Days ago, Secretary of State Hillary Clinton released the Annual Report on International Religious Freedom.  Amazingly, countries like Pakistan, notorious for making non-Muslim life a living hell, including through “blasphemy laws,” were not even cited as “countries of particular concern.”

In other words, the vast majority of Muslim nations persecuting their religious minorities do not, according to the Obama administration, count as countries that are “engaged in or tolerated particularly severe violations of religious freedom” (the definition of a “country of particular concern”).  Even Egypt—which this year alone has already seen over fifty Copts killed, not to mention the many churches burned or bombed—was not listed.

One would have hoped for a bit more objectivity and moral balance from the government of the United States, but such is the current state of affairs.

  • cpmondello

    lmao….seems like in all articles I read on this website, the author and commenters forgot to mention how Christianity is the reason for more bloodshed throughout history that Islam. You can say "Hitler was not a real Christian" all you want, but if you hold Christianity to that standard, you must say "9/11 was not done by real Muslims". If you allow yourself to accept both and all religions with having the ability to have extremists, you will agree with me, and many of the Founding Fathers of America: Christianity has been the cause of more bloodshed that Islam by a long shot. It wasnt the 'Sermon on the Mount' that allowed Christianity to become so widespread….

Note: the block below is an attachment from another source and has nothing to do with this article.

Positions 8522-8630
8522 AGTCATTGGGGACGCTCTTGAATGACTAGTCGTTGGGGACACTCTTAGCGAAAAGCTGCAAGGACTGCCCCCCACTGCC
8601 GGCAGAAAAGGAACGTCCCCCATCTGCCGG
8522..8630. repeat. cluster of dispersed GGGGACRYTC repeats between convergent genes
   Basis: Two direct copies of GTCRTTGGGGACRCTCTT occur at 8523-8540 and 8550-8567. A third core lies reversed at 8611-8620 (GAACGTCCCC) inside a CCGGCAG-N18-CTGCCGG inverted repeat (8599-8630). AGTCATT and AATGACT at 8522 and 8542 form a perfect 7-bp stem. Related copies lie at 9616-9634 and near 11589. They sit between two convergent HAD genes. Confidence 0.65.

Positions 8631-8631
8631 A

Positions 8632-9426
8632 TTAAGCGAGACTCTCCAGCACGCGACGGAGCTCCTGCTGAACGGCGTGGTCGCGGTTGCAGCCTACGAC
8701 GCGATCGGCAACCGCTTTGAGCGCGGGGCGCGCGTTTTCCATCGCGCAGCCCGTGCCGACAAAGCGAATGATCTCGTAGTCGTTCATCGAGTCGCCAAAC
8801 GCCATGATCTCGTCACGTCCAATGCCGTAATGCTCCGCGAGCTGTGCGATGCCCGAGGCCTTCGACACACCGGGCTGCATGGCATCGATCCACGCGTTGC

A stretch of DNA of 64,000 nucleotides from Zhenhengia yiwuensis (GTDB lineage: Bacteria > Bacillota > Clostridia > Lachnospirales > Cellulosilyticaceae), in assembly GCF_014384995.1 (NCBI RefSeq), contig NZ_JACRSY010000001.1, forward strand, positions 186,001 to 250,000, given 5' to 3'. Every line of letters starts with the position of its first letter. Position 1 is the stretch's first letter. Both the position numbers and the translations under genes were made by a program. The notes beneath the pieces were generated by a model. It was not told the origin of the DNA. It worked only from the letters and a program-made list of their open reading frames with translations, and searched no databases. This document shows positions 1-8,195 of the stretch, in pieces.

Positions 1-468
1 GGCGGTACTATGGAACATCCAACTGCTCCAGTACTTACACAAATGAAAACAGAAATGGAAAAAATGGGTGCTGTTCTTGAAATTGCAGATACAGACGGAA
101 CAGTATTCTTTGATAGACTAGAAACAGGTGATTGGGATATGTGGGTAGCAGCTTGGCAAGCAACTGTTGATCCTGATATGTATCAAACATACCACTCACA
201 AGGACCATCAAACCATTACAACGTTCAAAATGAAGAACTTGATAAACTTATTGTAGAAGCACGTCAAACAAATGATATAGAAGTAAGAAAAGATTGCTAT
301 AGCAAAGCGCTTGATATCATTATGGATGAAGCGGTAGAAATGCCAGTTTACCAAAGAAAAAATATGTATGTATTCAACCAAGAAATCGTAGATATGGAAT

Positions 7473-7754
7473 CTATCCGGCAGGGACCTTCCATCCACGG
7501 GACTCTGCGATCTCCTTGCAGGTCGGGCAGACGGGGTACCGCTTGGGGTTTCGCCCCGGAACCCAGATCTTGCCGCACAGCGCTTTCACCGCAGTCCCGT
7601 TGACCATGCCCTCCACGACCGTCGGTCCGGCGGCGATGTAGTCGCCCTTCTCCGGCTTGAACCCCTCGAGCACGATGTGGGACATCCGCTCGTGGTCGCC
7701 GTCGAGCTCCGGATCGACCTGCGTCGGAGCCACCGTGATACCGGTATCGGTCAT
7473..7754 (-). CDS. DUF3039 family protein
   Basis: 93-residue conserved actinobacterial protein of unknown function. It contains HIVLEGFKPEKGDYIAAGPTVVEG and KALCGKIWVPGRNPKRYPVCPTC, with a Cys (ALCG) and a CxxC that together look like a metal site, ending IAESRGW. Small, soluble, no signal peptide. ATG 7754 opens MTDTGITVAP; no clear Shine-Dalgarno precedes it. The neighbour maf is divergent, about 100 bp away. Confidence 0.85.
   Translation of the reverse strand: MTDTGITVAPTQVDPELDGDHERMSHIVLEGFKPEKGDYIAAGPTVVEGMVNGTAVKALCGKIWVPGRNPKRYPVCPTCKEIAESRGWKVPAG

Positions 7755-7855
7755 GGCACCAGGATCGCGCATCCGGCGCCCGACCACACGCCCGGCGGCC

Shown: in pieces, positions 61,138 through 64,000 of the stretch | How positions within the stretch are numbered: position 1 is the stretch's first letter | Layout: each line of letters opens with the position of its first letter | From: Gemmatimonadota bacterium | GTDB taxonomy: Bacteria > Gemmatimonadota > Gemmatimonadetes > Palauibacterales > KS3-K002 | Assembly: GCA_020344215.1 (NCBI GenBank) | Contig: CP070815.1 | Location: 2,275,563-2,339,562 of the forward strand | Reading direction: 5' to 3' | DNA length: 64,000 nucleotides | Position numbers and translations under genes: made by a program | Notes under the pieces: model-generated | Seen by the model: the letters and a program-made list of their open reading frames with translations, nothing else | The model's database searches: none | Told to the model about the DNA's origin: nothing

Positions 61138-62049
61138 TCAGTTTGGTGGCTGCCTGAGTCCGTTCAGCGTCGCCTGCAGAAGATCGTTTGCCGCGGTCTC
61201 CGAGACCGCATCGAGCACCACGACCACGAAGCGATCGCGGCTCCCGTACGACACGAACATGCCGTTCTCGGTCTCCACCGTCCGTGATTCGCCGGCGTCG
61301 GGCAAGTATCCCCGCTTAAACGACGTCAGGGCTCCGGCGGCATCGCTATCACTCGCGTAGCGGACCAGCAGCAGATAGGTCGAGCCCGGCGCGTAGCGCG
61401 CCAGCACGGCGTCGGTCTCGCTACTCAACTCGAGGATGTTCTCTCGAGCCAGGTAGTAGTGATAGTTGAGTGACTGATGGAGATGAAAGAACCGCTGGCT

"The United States of America should have a foundation free from the influence of clergy." ~ George Washington

    "Religious bondage shackles and debilitates the mind and unfits it for every noble enterprise." – James Madison

    "Millions of innocent men, women and children, since the introduction of Christianity, have been burnt, tortured, fined, imprisoned; yet we have not advanced one inch towards uniformity. What has been the effect of coercion? To make half the world fools, and the other half hypocrites." ~ Thomas Jefferson

    "The day will come when the mystical generation of Jesus, by the supreme being as his father in the womb of a virgin, will be classed with the fable of the generation of Minerva in the brain of Jupiter." ~ Thomas Jefferson wrote, in a letter to John Adams (April 11, 1823)

    "The Christian god is a three-headed monster, cruel, vengeful and capricious. If one wishes to know more of this raging, three-headed beast-like god, one only needs to look at the caliber of people who say they serve him. They are always
    of two classes: fools and hypocrites." ~ Thomas Jefferson (1743-1826)

    "It is from the bible that man has learned cruelty, rapine, and murder, for the belief in a cruel god makes a cruel man, and the bible is a history of wickedness that has served to corrupt and brutalize mankind" ~ Thomas Paine (1737-1809)

    "All national institutions of churches whether Jewish, Christian or Turkish, appear to me no other than human inventions, set up to terrify and enslave mankind, and monopolize power and profit. … My own mind is my own church." ~ Thomas Paine 'The Age of Reason' (1794)